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The ultimate gift: Port aux Basques man receives a new kidney thanks to organ donation

Andy and Tammy Porter at the Victoria General Hospital following the transplant.
Andy and Tammy Porter at the Victoria General Hospital following the transplant.

PORT AUX BASQUES, N.L. - An unexpected call in the wee hours of the morning on May 23 changed Andy Porter’s life forever – or in the man’s own words “gave me back to my family.”

The call, which he received about 5:30 a.m., was from the province’s organ transplant coordinator.

“She said, ‘We got an air ambulance coming from St. John’s and landing in Stephenville in roughly an hour and a half.’ She said, ‘They’re coming to get you to take you to your new kidney,’” the 31-year-old remembers.

The news left him speechless.

“I couldn’t even speak to Tammy (Porter’s wife). I started slapping her on the arm. She woke up and saw me there with tears running down my face. She knew right then and there what the phone call was all about. I didn’t even have to tell her,” Porter said.

Within hours, Porter was at the Victoria General Hospital in Halifax. Later that evening he had a kidney transplant.

“I went into surgery about 7:30 (p.m.). At about 12:30 (a.m.) I started asking for my cell phone. They told me it was out in my room because I was in recovery. I told them I needed to call my wife to tell her I was okay. Just as soon as I said that, she burst into the room and said, ‘Don’t worry. I’m here.’”

According to the federal government’s Healthy Canadians website (www.healthycanadians.gc.ca) in 2014, over 4500 Canadians were waiting for organ transplants. Over 2,350 organs were transplanted in 2014. Sadly, 278 people died while waiting for their transplant.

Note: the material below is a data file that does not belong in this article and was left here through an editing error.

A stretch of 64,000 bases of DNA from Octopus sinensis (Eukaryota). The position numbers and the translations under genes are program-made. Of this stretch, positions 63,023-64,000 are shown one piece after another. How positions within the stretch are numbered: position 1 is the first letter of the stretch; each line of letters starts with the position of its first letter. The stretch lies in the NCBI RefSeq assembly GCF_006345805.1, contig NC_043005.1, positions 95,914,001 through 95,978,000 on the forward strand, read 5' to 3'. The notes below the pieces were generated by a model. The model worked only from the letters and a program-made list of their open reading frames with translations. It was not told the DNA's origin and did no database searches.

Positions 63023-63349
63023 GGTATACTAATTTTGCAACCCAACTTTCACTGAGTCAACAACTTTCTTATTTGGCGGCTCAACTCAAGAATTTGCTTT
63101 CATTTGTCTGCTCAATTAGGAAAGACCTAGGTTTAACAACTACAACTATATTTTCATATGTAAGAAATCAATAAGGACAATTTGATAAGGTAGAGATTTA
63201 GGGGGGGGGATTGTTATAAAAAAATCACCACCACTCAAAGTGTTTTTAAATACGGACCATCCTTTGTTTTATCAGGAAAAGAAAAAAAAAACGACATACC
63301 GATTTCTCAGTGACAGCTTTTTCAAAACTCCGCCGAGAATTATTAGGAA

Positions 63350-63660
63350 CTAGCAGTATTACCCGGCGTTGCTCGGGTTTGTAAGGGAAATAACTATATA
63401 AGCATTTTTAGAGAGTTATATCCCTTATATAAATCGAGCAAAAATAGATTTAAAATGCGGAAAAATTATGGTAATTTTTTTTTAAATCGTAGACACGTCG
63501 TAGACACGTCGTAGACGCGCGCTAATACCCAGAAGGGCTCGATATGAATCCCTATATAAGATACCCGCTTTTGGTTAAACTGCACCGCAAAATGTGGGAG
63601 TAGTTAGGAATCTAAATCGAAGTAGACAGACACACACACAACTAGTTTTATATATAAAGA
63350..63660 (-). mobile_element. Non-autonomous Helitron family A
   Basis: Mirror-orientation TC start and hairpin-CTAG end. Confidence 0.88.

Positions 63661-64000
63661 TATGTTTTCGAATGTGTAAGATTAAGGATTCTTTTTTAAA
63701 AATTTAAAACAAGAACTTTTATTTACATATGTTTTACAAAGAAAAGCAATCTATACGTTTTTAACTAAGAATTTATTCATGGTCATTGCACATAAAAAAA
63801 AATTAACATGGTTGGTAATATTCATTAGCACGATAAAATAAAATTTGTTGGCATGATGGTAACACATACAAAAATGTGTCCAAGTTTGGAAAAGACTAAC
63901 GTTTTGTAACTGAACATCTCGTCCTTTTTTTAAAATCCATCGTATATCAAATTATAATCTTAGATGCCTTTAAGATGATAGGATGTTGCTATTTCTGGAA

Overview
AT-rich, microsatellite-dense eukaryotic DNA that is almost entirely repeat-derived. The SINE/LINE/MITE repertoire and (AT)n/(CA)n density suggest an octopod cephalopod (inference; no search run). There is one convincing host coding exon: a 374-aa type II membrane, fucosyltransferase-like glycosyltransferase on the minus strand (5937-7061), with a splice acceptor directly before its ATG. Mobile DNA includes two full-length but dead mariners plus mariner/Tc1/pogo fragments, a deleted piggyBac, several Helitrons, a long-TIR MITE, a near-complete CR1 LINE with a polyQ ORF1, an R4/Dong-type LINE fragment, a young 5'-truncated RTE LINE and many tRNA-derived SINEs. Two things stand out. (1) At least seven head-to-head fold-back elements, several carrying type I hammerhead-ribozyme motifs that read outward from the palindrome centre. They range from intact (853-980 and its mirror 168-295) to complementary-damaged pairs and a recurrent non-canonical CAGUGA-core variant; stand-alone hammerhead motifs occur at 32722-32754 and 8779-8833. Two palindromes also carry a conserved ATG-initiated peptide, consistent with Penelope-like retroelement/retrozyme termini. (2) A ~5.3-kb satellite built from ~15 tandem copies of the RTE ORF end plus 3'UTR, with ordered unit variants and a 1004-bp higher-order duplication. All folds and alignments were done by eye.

One organ donor can save up to eight lives and help improve the life of more than 75 people.

Porter had been on the transplant list for less than a year.

The young father had no inkling his kidneys weren’t functioning properly until elevated creatinine levels (which signify impaired kidney function or kidney disease) were detected in routine blood tests in 2012.

After further follow-up, he was diagnosed with a rare disease in which the immune system attacks the kidneys.

“I was dumbfounded when the doctor was telling me. I couldn’t believe he was talking about me,” Porter recalled.

Porter was followed closely over the years with his creatinine levels continuing to increase.

By 2016 his levels were still increasing, yet he continued to feel well – until a bad flu took him off his feet.

“I was in bed for close to 12 days. Tammy thought I was done. I was grey. It was horrible.”

Porter started dialysis in May 2016.

Initially he had to travel over 200 kilometres (and over two hours) from his home in Port aux Basques to the hospital in Corner Brook to receive his dialysis.

“It was icing on top of the cake when they set me up to get it at Port aux Basques,” he said.

Porter and Tammy have a six-year-old son, Nathan, and a four-year-old daughter, Anna.

His parents Jeff and Daphne Porter also live in Port aux Basques.

Porter said he is grateful to family members for taking care of his children while he and his wife were in Halifax and to his employer and co-workers at Mackenzie Ambulance Service and his wife’s employer and co-workers at Hotel Port aux Basques for fundraising on his family’s behalf.

He is also grateful to his wife’s cousin Crystal Ingram and her husband Kevin of Eastern Passage who showed them much kindness during their stay in Nova Scotia.

“They threw a beautiful celebration for me when I got out of hospital. We had a barbecue and music. It was so nice of them,” he said.

Porter said his life has changed dramatically since he received his new kidney.

His energy level is better than it’s been in a long time, he said.

“Before, you’d need a winch and a rope to haul me out of bed. Now, I’m up most mornings at seven o’clock. If I can stay in bed until 8:30 it’s a miracle.”

Porter has his medical clearance to return to work in August.

“And I can’t wait to get back,” he said.

He hopes the family of the individual who donated the kidney realizes just what the transplant means to him and how grateful he is for the life-saving gift.

“Just to be able to say thank-you. They gave me back to my family. And it’s been wonderful ever since.”

For further information on organ donation, call the Organ Procurement and Exchange of Newfoundland and Labrador at 777-6600 or toll free at 1-877-640-1110. Information can also be found at www.easternhealth.ca.

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